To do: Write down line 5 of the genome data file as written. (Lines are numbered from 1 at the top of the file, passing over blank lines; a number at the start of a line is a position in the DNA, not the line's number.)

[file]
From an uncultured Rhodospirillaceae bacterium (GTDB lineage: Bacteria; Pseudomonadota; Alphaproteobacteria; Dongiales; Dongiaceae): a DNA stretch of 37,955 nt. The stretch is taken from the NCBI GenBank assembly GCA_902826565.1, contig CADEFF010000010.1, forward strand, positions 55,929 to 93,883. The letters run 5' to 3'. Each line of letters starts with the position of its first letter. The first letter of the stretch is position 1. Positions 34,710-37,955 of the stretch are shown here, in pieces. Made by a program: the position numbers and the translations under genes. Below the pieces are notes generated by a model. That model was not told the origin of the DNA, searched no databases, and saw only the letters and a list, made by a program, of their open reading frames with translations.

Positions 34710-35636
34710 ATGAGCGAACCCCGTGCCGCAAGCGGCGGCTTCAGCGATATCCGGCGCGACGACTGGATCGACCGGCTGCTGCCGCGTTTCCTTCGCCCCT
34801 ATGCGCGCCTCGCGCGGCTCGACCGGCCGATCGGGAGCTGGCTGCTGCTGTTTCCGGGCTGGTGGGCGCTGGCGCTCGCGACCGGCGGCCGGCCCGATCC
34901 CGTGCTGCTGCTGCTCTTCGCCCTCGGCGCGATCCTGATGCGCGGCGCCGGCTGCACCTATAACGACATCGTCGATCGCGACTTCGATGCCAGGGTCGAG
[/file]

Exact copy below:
34901 CGTGCTGCTGCTGCTCTTCGCCCTCGGCGCGATCCTGATGCGCGGCGCCGGCTGCACCTATAACGACATCGTCGATCGCGACTTCGATGCCAGGGTCGAG